2. DO SOMETHING DIFFERENT.
Something someone says gets you upset. A situation has arisen that is causing you to feel anxious. Stop running from the discomfort you feel inside. Instead, do something different, acknowledge what you feel, don’t struggle against it. Get curious. Hold on to the idea that difficult feelings are usable, workable and are the path to wisdom and self control. Begin to use everything that happens to you as a means to waking up. Valuing rather than avoiding your uncomfortable feelings will give you more courage to meet your daily challenges. Remember, when you run or self-medicate from bad feelings like panic or anxiety, they just get bigger. When you move toward difficult feelings rather than backing away from them, they dissolve faster. Remember the children’s book, “There’s A Nightmare In My Closet” by Mercer Mayer? Each night this little boy had night terrors because he thought there was a monster in the closet. When he was brave enough to open the closet door and confront his fear, he found a monster that was just as afraid as he was. The little boy and the monster ended up comforting each other. Lesson: When we embrace our fears, get to know them, invite them in for a cup of tea, we reduce the power they have over us.
3. LET GO OF YOUR STORIES.
When that negative self-talk is let loose it only fuels your bad feelings and keeps you stuck longer. Instead, notice when it begins to happen, let go of the thoughts and come back to the felt sense of what is occurring. By doing this, you are not feeding the fire and making it bigger than it is. Your mind will tend to exaggerate what is happening to you. “Oh I’ll never be hired again.” “That mistake just ended my career.” These are just feelings not facts, but the mind will believe whatever you tell it. Remember your feelings will just pass through you if you let them. Negative self-talk will make them hang around longer than they need to. Get grounded in your body and feel the aliveness of the present moment, not the virtual reality going on in your head. Try the body-scan to help ground you when you get lost in thoughts.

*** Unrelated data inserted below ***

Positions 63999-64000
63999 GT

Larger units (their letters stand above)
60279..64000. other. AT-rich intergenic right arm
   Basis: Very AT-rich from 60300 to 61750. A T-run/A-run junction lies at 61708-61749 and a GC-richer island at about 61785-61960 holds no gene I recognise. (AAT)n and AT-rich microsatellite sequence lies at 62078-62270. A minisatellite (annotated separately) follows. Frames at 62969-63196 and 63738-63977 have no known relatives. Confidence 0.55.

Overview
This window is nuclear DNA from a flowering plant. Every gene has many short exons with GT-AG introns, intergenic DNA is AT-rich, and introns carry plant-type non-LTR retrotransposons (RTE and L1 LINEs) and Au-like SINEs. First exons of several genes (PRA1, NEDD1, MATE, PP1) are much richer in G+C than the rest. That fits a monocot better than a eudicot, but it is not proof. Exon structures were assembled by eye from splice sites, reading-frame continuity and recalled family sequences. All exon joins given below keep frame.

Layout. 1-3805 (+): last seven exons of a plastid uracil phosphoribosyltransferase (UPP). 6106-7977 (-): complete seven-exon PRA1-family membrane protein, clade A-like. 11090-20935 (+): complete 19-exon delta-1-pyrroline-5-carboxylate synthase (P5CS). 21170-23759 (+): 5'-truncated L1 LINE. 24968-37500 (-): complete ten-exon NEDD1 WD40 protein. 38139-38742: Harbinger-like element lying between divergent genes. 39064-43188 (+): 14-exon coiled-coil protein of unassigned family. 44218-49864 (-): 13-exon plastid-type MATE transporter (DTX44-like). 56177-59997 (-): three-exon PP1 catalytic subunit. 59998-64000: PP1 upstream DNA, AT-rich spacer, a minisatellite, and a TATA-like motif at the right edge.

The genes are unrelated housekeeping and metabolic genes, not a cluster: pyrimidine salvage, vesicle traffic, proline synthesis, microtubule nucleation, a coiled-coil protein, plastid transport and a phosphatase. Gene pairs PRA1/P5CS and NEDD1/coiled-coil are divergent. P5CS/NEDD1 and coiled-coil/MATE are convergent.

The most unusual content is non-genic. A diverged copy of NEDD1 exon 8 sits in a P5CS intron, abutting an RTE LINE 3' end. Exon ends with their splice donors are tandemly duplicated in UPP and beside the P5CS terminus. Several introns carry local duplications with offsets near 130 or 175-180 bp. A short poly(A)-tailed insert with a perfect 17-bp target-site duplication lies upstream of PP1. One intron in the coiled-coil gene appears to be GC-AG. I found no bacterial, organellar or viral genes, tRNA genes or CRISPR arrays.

4. MAKE IT A HABIT.
This method is not a quick fix. It takes practice. You’ve got the power to change how you relate to the difficult stuff that happens to you throughout life. Anything of value takes hard work and effort, especially when it comes to personal growth. When you become more intelligent about handling your difficulties, you will suffer less and feel more freedom. Control the busyness in your head so that you can stay in the reality of what is happening to you, not just your take on it. Wisdom needs a quiet mind to emerge. Meditation is a useful tool to help calm your mind and body and tolerate the uncomfortableness. Get a free guide to meditation here. Take advantage of helpful references that will promote inner strength here.
Utilize your storytelling skills in your acting, not in your mind. When you start spinning a story in your head remember to see that you just got hooked, pause, breath deeply, and allow yourself to relax, knowing that this is impermanent and if you don’t feed it with your stories, it will pass.
Bonnie Katz, MFT is a licensed therapist in private practice. With experience, training and intuition she gently listens between the lines to her clients and helps them discover the obstacles blocking them from fulfilling their full potential. For more information on Bonnie’s therapy practice, visit her website. Like The Conscious Actor on Facebook
I’ve created The Conscious Actor Inspiration Journal; to help actors develop awareness of what inspires them. Beautiful pages filled with inspirational quotes to help keep you strong minded. For New York actors, the journal is available at Drama Book Shop Los Angeles actors may pick up the journal at Samuel French Bookshop
Conscious Actor articles are not a substitution for professional psychotherapy.